About the monsterness of teachers in a sweet story that demonstrates how getting to know a person can change presumptions

Peter Brown, My Teacher Is a Monster! No, I Am Not. Published 2014 by Little, Brown and Company, 36p It is fascinating to analyze how children see the grown-ups, the way they perceive the behavior and reactions of family, educators or strangers. This morning, on our way to school, Ema asked me if the new… Continue reading About the monsterness of teachers in a sweet story that demonstrates how getting to know a person can change presumptions

Where the Sidewalk Ends we find Shel Silverstein and his eccentric universe

Shel Silverstein, Where the Sidewalk Ends. The poems and drawings of Shel Silverstein Published 1974 by Harper & Row, 176p/ In limba romana: Acolo unde nu mai e trotuar, Editura Arthur, 2015 If you are a dreamer, come in, / If you are a dreamer, a wisher, a liar,/ A hope-er, a pray-er, a magic bean buyer…/ If… Continue reading Where the Sidewalk Ends we find Shel Silverstein and his eccentric universe

Katja Gehrmann’s Goose the Bear speaks about identity and the emotional lives of animals, offering a stimulation to reconsider our perspective when regarding parenting/ adoption

Katja Gehrmann, Goose the Bear Published 2014 by Sky Pony Press, 40 p. Translated by Connie Stradling Morby   I am not sure if there is a real growth in parenting studies or it is just me discovering them now as I am directly interested in the subject but it is intriguing to see the… Continue reading Katja Gehrmann’s Goose the Bear speaks about identity and the emotional lives of animals, offering a stimulation to reconsider our perspective when regarding parenting/ adoption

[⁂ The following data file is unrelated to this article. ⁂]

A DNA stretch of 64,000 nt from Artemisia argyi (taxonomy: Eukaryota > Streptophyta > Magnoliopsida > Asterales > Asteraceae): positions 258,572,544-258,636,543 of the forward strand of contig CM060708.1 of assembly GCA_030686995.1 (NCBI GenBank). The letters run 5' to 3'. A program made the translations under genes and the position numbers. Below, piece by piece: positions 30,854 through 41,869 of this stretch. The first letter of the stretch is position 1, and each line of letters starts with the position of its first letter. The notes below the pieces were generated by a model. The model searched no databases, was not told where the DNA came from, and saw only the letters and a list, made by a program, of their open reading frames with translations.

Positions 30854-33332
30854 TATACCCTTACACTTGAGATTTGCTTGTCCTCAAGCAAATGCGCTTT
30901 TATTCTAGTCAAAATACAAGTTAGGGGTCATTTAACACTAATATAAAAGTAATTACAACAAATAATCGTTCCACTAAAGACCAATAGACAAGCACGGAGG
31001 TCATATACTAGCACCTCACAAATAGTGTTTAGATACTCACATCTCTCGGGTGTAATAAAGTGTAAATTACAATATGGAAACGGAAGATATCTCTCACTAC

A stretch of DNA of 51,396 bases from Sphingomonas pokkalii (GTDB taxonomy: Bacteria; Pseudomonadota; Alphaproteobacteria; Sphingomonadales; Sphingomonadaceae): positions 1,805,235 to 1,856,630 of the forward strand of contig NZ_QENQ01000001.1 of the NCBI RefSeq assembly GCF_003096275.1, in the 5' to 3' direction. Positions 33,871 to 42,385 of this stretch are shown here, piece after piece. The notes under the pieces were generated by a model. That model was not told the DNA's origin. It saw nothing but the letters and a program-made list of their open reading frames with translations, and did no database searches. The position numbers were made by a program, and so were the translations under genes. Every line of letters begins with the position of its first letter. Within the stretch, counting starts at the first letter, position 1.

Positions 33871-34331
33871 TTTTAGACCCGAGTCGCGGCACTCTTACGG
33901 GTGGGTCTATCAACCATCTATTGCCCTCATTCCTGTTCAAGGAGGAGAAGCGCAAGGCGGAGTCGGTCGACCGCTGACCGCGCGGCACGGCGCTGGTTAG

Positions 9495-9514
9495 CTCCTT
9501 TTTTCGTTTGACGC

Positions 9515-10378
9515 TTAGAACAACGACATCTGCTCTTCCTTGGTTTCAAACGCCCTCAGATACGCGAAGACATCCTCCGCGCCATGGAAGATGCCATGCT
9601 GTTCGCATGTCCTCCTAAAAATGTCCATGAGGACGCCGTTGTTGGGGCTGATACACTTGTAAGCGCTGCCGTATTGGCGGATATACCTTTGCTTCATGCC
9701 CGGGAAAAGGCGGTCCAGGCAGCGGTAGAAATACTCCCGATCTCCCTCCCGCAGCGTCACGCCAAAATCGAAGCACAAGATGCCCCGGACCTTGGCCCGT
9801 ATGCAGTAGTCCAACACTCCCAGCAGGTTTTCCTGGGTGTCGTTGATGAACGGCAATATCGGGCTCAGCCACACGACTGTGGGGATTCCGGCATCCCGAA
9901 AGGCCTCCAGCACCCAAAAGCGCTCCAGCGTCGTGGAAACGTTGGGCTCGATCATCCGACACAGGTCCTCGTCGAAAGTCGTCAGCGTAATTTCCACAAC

Sarah Andersen dares to ask uncomfortable questions about adulthood in a humorous, ironical collection of comic strips

Sarah Andersen, Adulthood Is a Myth. A “Sarah’s Scribbles” collection Published 2016 by Andrews McMeel Publishing, 110p   Definitely one of the most difficult life challenges is to grow old harmoniously and to accept ourselves how we really are. And I think we cannot do this without developing a certain capacity to understand ironies of life… Continue reading Sarah Andersen dares to ask uncomfortable questions about adulthood in a humorous, ironical collection of comic strips